Barthes himself describes his relationship with photography as “sentimental,” but the emotion, as it is expressed here, is not so much an indulgence as a force for the feeling of mortality which haunts him above all else. It is not the past but the wound of passing that each photo marks. This overall theme is a response to the temporal peculiarity of photography more than it is a simple emotive association. “It is possible that Ernest is still alive today: but where? how? What a novel!” is written below an André Kertész photograph of a schoolboy named Ernest, taken in Paris in 1931. “He is dead and he is going to die” is the inscription under Alexander Gardner’s 1865 portrait of the condemned Lincoln conspirator, Lewis Payne. The living subject has moved, changed, died, been forgotten, but each photograph with Barthes’ accompanying text insists on an irretrievable yet utterly present reality. This defeat of time—“this will be” and “this has been”—is the locus from which the text evolves.

Barthes’ writing on death belongs to the true text of the book as much as his inquiry regarding photography. Still, this discourse might have remained tangential had Barthes not happened to discover a particular photograph, taken of his mother when she was five years old in a conservatory or Winter Garden, which so moved him that he was provoked to further assert his personal method, proposing in Part Two of the book “to derive” all of photography from this one image. We sense a rupture of intellectual decorum, a mounting intensity of pitch, and yet the subject who feels is always present with he who observes; thought and feeling establish a kind of dialectic, a contextualizing force within the text. The reverie incited by this image of the child, which anticipated the mother she was to become—a mother who, having grown old and weak, died—is indeed a passage of mourning:

The Photograph is violent: not because it shows violent things, but because on each occasion it fills the sight by force, and because in it nothing can be refused or transformed. . . .

The horror is this: nothing to say about the death of one whom I love most, nothing to say about her photograph, which I contemplate without ever being able to get to the heart of it, to transform it. The only “thought” I can have is that at the end of this first death, my own death is inscribed; between the two, nothing more than waiting; I have no other resource than this irony: to speak of the “nothing to say.”

Toward the end of the book Barthes discovers the hallucinatory quality of photography which he knew at first glance: the unavoidable superimposition of reality and past that exists only in photography (you can never deny that the thing has been there) and which Barthes considers to be its very essence, what he calls its noeme. “Here is where the madness is, for until this day no representation could assure me of the past of a thing except by intermediaries; but with the Photograph, my certainty is immediate: no one in the world can undeceive me.” Photography, Barthes concludes, can be mad or tame; tame if its realism remains relative, mad if the realism is absolute. His last line claims that the choice is the viewer’s, “to subject its spectacle to the civilized code of perfect illusions, or to confront in it the wakening of intractable reality.”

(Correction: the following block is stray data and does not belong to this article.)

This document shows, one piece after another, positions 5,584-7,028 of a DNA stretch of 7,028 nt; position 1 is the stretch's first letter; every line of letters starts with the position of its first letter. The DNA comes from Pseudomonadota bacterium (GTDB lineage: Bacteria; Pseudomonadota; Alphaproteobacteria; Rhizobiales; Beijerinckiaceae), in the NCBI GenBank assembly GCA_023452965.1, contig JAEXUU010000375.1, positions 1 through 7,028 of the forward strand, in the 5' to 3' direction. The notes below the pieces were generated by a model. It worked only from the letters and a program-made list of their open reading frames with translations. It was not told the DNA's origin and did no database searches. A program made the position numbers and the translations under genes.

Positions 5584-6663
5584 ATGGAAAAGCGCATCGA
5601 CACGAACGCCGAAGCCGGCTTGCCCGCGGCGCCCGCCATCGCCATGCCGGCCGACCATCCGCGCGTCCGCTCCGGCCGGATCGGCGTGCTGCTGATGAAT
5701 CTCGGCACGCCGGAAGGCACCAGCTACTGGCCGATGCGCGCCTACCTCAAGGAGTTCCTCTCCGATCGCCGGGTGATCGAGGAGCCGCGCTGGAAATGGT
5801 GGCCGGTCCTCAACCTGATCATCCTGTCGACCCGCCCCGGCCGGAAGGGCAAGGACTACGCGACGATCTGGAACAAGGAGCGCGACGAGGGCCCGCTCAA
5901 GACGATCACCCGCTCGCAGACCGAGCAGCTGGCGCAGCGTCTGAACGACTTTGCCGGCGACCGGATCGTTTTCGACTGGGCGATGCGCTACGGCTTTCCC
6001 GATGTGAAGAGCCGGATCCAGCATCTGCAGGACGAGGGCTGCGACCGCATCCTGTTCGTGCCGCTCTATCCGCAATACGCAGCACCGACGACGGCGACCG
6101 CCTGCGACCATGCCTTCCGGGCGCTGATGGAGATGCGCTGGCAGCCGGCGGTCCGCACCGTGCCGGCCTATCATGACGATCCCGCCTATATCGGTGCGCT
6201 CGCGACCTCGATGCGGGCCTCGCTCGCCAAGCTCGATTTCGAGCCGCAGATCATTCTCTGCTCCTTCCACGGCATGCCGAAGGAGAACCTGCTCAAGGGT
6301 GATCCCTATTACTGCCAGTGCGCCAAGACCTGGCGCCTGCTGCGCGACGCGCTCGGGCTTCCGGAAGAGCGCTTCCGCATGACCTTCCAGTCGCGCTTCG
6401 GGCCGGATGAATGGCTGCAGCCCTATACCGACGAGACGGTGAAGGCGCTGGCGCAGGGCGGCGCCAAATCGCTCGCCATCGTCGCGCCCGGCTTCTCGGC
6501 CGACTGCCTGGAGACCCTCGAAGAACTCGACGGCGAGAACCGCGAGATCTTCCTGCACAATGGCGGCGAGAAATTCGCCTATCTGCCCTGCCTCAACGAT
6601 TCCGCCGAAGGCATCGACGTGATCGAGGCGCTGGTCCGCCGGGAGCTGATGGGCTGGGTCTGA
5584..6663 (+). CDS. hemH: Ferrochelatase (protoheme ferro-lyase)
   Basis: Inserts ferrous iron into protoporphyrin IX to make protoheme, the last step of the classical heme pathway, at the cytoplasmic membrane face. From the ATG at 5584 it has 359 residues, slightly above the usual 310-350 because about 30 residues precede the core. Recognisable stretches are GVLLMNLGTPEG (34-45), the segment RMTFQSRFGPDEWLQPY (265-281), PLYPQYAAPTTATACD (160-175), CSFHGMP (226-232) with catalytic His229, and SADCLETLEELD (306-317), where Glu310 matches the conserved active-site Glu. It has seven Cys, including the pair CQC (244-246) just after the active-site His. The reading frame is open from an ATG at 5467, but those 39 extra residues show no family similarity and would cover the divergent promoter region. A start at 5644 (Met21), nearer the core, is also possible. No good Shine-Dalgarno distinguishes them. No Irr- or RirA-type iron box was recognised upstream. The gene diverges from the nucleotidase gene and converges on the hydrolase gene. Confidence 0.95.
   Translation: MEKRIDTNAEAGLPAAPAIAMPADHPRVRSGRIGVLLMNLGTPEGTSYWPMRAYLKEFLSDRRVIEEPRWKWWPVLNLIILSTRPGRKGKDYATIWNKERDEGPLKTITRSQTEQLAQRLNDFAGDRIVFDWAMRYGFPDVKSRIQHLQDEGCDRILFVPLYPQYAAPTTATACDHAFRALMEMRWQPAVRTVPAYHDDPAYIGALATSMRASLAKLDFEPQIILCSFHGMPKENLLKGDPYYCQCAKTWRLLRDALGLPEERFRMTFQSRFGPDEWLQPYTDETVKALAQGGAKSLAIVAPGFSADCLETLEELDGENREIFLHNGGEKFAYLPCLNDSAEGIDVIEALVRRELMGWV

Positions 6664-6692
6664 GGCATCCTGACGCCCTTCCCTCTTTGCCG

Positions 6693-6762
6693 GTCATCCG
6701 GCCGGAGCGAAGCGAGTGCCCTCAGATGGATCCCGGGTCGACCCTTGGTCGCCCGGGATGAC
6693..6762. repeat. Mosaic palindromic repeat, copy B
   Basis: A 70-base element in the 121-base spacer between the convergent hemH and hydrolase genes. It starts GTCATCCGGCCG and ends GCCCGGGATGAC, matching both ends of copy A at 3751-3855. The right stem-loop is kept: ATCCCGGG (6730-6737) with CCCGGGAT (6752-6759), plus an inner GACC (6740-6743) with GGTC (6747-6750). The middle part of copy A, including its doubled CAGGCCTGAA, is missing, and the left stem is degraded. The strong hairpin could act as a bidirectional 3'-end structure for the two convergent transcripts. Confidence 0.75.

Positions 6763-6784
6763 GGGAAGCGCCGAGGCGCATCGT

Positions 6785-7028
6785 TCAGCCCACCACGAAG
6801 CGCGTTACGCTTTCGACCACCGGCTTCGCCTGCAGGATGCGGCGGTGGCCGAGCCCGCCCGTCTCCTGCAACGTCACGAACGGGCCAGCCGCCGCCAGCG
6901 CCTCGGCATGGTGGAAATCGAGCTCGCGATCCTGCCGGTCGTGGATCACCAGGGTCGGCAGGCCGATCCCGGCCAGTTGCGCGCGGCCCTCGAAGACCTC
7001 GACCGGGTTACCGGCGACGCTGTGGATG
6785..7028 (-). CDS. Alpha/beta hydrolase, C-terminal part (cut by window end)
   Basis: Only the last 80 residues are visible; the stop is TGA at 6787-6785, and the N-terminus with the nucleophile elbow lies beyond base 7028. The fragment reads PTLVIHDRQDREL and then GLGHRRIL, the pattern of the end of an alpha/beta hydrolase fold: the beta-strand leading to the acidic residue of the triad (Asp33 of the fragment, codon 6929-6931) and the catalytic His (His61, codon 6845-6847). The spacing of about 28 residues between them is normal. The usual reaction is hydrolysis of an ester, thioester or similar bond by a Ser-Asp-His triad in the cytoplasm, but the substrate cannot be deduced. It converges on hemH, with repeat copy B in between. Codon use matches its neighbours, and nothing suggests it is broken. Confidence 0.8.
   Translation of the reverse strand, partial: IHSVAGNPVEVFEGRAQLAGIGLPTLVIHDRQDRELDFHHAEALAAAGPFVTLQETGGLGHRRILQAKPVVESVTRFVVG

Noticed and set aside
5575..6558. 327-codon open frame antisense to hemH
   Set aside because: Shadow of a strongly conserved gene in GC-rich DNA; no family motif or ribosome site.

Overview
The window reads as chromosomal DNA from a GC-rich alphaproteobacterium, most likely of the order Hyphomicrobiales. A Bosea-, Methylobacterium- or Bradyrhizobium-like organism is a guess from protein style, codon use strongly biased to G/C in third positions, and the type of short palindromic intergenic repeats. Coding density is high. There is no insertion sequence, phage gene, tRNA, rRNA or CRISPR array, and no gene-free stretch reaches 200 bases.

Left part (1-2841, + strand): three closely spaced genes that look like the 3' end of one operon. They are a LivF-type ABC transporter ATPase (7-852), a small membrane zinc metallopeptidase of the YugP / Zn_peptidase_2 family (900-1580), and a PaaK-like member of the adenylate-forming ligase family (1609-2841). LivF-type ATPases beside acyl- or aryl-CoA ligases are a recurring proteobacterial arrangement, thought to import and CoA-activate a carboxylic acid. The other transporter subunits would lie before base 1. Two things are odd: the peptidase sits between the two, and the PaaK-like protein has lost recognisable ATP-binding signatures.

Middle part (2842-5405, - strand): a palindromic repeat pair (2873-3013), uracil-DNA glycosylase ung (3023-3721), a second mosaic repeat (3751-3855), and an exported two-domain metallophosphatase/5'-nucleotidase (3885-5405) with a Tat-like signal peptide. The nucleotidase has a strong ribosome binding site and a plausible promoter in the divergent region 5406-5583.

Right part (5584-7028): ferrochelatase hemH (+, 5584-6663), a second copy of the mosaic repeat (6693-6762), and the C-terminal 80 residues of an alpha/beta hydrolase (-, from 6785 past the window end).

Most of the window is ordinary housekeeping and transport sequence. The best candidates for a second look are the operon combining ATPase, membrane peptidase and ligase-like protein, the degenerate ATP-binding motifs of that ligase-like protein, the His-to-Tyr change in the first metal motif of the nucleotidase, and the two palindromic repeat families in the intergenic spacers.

Barthes’ writing throughout is sensuous; the rhythm and texture of his text reveal a kind of sympathetic relation between the author’s own state of being and the offerings of his subject. In mourning, Barthes sees death in many photographs. Reading the text is indistinguishable from reading the man. In describing “the other,” Barthes is describing himself. The discrepancy between the vitality of Barthes, his expressed presence, and our knowledge of his death—which lends a haunting quality to the book—is strangely parallel to his thesis on photography. It is impossible to read Camera Lucida “as though Barthes were alive,” for its significance is clearly located in the absence of his presence.

Just as the contours of Barthes’ terrain as a critic, a linguist, a philosopher, and a writer defy the presumption of traditional classification, the present text is peculiarly resistant to comparison to our all-too-slender body of critical and analytical writings on photography. That Camera Lucida is highly personal or eludes a clear critical function does not undermine its value as a uniquely literate text, revealing a poise of intent which inspires. This fetishistic meditation on writing/on photography is filled with love, longing, pain, and ecstasy, and above all with the haunting prescience true of all of Barthes’ explorations:

“Once she [Barthes’ mother] was dead I no longer had any reason to attune myself to the progress of the superior Life Force (the race, the species). My particularity could never again universalize itself (unless, utopically, by writing, whose project henceforth would become the unique goal of my life). From now on I could do no more than await my total, undialectical death. That is what I read in the Winter Garden Photograph.” The Winter Garden photograph, of course, is too intimate for Barthes to reproduce.

Sarah Charlesworth


Camera Lucida: Reflections on Photography, by Roland Barthes, translated by Richard Howard, New York: Hill and Wang, 1981.